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Products and Design
Student Proposes Re-Designed, Origami-Inspired Toothpaste Tube

Those who have long-fretted squeezing out that last bit of toothpaste from the tube may soon be able to rest easy — a student at Arizona State University has designed a new origami-inspired toothpaste tube designed to release every drop of paste, according to FastCoDesign.

Founded in 1873, Colgate is the oldest commercial toothpaste brand. ASU design student Nicole Pannuzzo decided she could improve the brand's packaging, and was inspired to design the new tube by the number of gadgets on sale aimed at getting toothpaste out of the tube. Rather than adding more unnecessary products to solve the problem, she thought it more logical to redesign what already exists.

The result is a cylindrical, spiraling, origami-influenced tube design. The tube collapses like an accordion as toothpaste gets used until it is flat as a folded piece of paper — and the paste has nowhere to go but out. The design also is freestanding due to a flat-top cap and canister shape, which makes it easier to leave out on the bathroom sink.

Pannuzzo also redesigned the red-and-white Colgate logo, which she says fails to stand out when stacked next to other brands that have a similar packaging scheme — horizontal, white, sans serif type against a sparkling, splashy background. She says she envisions the container would sit or at least be transported in transparent cylindrical tube. This also could help stand out on shelf when rival products are either lying flat inside a cardboard box, or standing upright.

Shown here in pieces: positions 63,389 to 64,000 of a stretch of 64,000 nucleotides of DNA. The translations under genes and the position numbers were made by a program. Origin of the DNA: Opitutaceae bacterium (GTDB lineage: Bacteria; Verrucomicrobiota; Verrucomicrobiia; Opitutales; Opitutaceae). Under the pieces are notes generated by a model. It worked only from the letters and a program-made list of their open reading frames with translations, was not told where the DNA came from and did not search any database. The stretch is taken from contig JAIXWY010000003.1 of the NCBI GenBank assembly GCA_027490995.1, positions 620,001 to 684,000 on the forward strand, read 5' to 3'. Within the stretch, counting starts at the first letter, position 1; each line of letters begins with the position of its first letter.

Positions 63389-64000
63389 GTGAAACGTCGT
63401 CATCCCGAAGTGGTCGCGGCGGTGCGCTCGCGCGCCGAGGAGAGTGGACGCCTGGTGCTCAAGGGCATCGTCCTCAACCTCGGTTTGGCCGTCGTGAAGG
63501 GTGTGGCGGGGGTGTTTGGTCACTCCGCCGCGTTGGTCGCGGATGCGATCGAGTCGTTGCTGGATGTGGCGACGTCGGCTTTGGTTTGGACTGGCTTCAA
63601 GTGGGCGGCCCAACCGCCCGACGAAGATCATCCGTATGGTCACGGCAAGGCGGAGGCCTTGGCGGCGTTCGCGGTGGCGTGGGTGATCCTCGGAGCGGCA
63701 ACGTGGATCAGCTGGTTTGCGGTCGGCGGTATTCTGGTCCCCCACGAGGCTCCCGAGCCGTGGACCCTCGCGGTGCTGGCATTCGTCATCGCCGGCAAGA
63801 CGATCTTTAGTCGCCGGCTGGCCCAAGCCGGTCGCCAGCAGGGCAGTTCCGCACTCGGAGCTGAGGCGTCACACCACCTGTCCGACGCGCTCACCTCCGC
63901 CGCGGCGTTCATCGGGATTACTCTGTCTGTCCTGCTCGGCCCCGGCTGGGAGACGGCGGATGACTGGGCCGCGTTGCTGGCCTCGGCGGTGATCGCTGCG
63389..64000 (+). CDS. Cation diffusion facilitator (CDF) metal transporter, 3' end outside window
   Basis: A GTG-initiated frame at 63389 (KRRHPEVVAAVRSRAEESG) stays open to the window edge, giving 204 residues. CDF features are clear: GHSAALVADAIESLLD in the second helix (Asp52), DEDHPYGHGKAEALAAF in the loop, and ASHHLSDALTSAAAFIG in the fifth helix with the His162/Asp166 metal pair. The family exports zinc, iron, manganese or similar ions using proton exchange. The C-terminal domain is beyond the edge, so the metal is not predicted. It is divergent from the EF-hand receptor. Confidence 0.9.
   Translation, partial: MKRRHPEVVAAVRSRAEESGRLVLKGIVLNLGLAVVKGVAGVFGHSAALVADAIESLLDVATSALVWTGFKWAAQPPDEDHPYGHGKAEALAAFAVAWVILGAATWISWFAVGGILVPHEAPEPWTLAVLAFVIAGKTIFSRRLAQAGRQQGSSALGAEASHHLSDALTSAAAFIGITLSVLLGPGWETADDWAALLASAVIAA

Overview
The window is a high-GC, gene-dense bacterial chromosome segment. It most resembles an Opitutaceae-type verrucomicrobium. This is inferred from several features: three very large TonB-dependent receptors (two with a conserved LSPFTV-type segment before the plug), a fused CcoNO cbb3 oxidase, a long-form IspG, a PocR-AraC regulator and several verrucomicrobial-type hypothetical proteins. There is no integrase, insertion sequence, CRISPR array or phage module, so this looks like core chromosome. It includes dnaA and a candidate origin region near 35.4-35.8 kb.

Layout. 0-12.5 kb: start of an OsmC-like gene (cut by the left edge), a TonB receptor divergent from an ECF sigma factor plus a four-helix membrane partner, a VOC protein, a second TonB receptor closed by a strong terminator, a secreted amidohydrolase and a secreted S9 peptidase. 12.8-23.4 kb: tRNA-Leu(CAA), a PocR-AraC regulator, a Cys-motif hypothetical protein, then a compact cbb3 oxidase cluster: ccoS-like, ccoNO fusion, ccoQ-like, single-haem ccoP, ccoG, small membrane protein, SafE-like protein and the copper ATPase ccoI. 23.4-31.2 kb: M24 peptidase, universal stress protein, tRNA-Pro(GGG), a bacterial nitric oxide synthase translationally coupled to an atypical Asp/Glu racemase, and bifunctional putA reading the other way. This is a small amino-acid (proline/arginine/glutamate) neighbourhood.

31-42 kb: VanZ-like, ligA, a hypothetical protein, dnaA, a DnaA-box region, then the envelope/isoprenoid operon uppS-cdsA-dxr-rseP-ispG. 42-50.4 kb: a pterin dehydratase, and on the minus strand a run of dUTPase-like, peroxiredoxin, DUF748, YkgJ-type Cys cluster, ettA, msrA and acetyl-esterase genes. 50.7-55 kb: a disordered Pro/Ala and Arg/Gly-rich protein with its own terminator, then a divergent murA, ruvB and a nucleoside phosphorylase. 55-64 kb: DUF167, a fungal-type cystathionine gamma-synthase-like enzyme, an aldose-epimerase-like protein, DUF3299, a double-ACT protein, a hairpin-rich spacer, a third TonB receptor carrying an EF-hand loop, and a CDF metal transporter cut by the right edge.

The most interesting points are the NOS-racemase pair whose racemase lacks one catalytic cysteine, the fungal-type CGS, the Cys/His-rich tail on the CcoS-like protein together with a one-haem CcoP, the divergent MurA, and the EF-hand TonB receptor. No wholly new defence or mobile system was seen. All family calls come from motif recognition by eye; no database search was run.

Pannuzzo’s design already has garnered interest from Colgate’s advertising team. Her redesign approach to solving a common problem is classic Cradle-to-Cradle — rather than add more products to correct a poor design, it is better to eliminate the problem through intelligent design.

Last month, the Cradle to Cradle Products Innovation Institute launched a product registry aimed at increasing transparency from manufacturers. The Cradle to Cradle CertifiedCM Product Registry allows consumers, designers and builders to make wiser, healthier decisions and calls for greater transparency from manufacturers.

In other packaging news, a recent report by Smithers Para found that consumer demand, government legislation and technology advances will propel sustainable packaging to a $244 billion market by 2018.


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